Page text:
A Golden Sash
. . . With a golden sash around his chest. - Revelation 1:13
One like "a son of man" appeared to John in Patmos, and the beloved disciple noticed that He wore "a golden sash." A sash, for Jesus was never unprepared while on earth, but always stood ready for service; and now before the eternal throne He continues His ministry as our great High Priest. It is good for us that He has not ceased to fulfill His offices of love, since it is one of our choicest safeguards that He ever lives to make intercession for us. Jesus is never lazy; His garments are never loose as though His offices were ended; He diligently carries on the cause of His people. A golden sash, to declare the superiority of His service, the royalty of His person, the dignity of His state, the glory of His reward. He no longer cries out of the dust, but He pleads with authority, a King as well as a Priest. Our cause is safe enough in the hands of our enthroned Redeemer.
Our Lord presents all His people with an example. We must never unbind our sashes. This is not the time for lying down to rest; it is the season of service and warfare. We need to bind the sash of truth more and more tightly around us. It is a golden sash, and as such it will be our richest ornament. And we greatly need it, for a heart that is not well braced up with the truth as it is in Jesus and with the faithfulness that is fashioned by the Spirit will be easily entangled with the things of this life and tripped up by the snares of temptation. We possess the Scriptures in vain unless we bind them around us like a sash, surrounding our entire nature, keeping each part of our character in order, and giving compactness to our whole being. If in heaven Jesus does not remove the sash, neither should we upon earth. Stand, therefore, having fastened on the belt of truth.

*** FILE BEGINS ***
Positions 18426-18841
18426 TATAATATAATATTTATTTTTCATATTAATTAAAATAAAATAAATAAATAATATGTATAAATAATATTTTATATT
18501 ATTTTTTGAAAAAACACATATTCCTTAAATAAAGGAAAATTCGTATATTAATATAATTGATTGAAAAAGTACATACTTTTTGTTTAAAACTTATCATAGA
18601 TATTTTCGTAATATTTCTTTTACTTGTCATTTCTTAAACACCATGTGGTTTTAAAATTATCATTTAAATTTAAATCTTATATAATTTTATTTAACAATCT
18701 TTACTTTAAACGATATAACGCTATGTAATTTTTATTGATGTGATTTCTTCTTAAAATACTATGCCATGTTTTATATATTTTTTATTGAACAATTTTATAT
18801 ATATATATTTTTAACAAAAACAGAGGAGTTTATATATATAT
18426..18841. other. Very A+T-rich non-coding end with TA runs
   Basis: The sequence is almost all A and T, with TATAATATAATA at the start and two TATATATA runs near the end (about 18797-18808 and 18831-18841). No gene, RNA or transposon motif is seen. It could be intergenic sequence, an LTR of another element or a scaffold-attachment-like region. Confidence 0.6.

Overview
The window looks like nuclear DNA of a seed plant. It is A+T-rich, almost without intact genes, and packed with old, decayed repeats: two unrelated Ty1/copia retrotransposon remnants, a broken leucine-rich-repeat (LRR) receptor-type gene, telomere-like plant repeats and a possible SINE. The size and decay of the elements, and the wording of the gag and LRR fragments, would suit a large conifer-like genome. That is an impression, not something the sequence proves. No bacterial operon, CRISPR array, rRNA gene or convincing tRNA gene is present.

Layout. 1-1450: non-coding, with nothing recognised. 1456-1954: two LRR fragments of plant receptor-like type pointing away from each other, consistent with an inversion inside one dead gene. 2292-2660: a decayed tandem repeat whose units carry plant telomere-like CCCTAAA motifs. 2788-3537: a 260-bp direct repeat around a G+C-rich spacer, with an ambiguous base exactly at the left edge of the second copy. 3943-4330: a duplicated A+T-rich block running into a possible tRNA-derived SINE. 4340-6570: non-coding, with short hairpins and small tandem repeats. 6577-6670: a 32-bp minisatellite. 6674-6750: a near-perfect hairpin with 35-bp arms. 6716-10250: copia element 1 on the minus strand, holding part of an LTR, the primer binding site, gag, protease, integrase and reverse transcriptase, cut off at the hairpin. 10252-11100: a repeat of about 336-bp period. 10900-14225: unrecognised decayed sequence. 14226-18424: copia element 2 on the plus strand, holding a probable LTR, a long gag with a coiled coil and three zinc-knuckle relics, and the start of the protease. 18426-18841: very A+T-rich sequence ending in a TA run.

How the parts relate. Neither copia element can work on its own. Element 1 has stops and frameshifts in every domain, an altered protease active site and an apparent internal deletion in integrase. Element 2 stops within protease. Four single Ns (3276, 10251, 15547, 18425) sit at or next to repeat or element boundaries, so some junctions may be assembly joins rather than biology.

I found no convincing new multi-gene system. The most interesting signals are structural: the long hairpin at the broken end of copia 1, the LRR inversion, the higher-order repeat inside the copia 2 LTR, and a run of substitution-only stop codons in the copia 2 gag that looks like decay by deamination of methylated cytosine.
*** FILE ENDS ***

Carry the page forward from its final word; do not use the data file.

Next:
Family Bible reading plan
verse 1 Habakkuk 1
verse 2 Luke 20
Child in the Manger: The True Meaning of Christmas
What is Christmas? For many it is a time for holidays, parties, family gatherings, gifts, meals together, music, and special events. For others it can mean unwanted pressure, an increased sense of loneliness, family squabbles, and crowded shops. For those living in the Northern Hemisphere, Christmas takes place at the onset of winter with its cold weather and short days. There are more incidents of depression at Christmas time than at any other time of the year. It is the best of times for some, but the worst of times for others, to borrow a phrase from Charles Dickens.
The birth of Jesus divided history into two major epochs. Until the dawn of our hyper-sensitive age, even the way we dated events underscored this. From time immemorial, every day, week, month, and year has been described as either “B.C.” (“Before Christ”) or “A.D.” (Anno Domini, “in the year of our Lord”). Even the modern, pluralistic style abbreviations, B.C.E. (“Before the Common Era”) and C.E. (“Common Era”) cannot obliterate the indelible impress of Jesus birth. For what makes the “Common Era” so “common”? And what explains the dividing line date? The answer is the same: the birth of Jesus. At the very center of history stands the person of Jesus Christ. And He does so because He is at the center of God’s story.
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From Morning & Evening revised and edited by Alistair Begg copyright © 2003. Used by permission of Crossway Books, a publishing ministry of Good News Publishers, Wheaton, IL 60187, www.crossway.org.